Last night, Christmas eve, I came home and read my freshly bought copies of Standpoint and The Spectator, both of which had the same ad for a book by one John Marsh titled, The Liberal Delusion: The Roots of our Current Moral Crisis. The title of the ad was: “Did Einstein Believe in God?” And after reading the text of the ad, I’m afraid I will have to get the book. This is from an article by Marsh, that I have chopped through to remove passages where other arguments are interwoven, to leave only what is found in the title, which was the same title as the ad: Did Einstein Believe in God?.
Is there clear unequivocal evidence that Einstein did believe in God? . . . The following quotations from Einstein are all in Jammer’s book:
“Behind all the discernible concatenations, there remains something subtle, intangible and inexplicable. Veneration for this force is my religion. To that extent, I am in point of fact, religious.”
“Every scientist becomes convinced that the laws of nature manifest the existence of a spirit vastly superior to that of men.”
“Everyone who is seriously involved in the pursuit of science becomes convinced that a spirit is manifest in the laws of the universe – a spirit vastly superior to that of man.”
“The divine reveals itself in the physical world.”
“My God created laws… His universe is not ruled by wishful thinking but by immutable laws.”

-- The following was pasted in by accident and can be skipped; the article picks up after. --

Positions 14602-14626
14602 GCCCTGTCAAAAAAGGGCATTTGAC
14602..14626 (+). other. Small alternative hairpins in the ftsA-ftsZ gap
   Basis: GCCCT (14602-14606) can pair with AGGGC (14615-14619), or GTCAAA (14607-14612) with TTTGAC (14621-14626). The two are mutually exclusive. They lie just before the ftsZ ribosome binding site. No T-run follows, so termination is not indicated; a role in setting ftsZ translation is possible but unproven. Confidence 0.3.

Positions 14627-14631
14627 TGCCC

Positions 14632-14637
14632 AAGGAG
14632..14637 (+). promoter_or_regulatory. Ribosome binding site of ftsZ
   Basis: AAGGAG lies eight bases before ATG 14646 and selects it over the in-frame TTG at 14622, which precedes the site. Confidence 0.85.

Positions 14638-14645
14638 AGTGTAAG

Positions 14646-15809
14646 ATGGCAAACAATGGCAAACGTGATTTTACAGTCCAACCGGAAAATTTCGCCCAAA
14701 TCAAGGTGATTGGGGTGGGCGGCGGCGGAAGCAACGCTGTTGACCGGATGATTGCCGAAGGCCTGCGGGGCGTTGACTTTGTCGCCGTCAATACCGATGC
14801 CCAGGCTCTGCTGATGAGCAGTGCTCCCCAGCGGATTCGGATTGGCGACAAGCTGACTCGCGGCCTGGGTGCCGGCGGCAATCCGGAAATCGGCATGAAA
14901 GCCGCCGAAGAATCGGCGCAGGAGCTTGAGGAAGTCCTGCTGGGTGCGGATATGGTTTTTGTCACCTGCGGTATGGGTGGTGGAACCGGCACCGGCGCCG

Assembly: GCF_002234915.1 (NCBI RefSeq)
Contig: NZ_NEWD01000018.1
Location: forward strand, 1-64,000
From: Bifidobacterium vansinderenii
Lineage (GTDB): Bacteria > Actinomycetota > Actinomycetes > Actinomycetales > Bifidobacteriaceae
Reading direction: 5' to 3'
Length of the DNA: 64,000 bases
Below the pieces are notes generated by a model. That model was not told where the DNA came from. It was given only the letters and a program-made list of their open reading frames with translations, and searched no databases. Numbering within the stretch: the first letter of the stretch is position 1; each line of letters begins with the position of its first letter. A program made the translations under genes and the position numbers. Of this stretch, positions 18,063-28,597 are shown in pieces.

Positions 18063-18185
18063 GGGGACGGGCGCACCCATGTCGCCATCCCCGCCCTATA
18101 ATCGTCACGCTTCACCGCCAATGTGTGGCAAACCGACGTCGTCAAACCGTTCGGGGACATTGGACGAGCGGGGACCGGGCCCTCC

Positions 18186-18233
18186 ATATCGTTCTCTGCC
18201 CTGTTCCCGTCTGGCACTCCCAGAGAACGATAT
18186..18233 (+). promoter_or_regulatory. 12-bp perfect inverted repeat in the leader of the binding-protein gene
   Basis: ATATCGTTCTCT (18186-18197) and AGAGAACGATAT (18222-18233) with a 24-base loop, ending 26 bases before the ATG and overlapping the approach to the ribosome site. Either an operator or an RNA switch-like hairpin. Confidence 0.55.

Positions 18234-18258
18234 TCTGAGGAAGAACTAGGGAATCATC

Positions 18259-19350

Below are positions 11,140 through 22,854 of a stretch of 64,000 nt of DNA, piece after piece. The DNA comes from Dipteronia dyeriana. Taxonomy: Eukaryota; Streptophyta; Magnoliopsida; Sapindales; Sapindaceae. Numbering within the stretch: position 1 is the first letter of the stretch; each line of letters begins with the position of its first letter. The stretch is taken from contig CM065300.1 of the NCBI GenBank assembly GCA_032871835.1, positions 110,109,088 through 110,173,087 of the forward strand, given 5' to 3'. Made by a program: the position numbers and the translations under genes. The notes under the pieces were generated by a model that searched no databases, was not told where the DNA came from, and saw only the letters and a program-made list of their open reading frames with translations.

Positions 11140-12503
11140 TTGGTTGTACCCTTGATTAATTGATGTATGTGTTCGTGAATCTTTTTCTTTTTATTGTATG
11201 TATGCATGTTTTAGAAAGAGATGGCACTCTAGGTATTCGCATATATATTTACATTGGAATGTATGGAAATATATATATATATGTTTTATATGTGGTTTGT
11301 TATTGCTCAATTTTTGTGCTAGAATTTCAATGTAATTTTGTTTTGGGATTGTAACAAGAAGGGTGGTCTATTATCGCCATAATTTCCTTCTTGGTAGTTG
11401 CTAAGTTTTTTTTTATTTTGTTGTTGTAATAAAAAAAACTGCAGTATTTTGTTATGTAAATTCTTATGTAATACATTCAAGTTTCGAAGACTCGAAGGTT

“I want to know how God created this world. I want to know his thoughts.”
“What I am really interested in knowing is whether God could have created the world in a different way.”
“This firm belief in a superior mind that reveals itself in the world of experience, represents my conception of God.”
“My religiosity consists of a humble admiration of the infinitely superior spirit, …That superior reasoning power forms my idea of God.”
Further confirmation that Einstein believed in a transcendent God comes from his conversations with his friends. David Ben-Gurion, the former Prime Minister of Israel, records Einstein saying “There must be something behind the energy.” And the distinguished physicist Max Born commented, “He did not think religious belief a sign of stupidity, nor unbelief a sign of intelligence.” Einstein did not believe in a personal God, who answers prayers and interferes in the universe. But he did believe in an intelligent mind or spirit, which created the universe with its immutable laws. What Einstein actually said is:
“I am not an atheist, and I don’t think I can call myself a pantheist.”
“Then there are the fanatical atheists whose intolerance is of the same kind as the intolerance of the religious fanatics and comes from the same source.”
“There is harmony in the cosmos which I, with my limited human mind, am able to recognise, yet there are people who say there is no God. But what really makes me angry is that they quote me to support such views.”
Einstein takes the opposite point of view: “A legitimate conflict between science and religion cannot exist. Science without religion is lame; religion without science is blind.”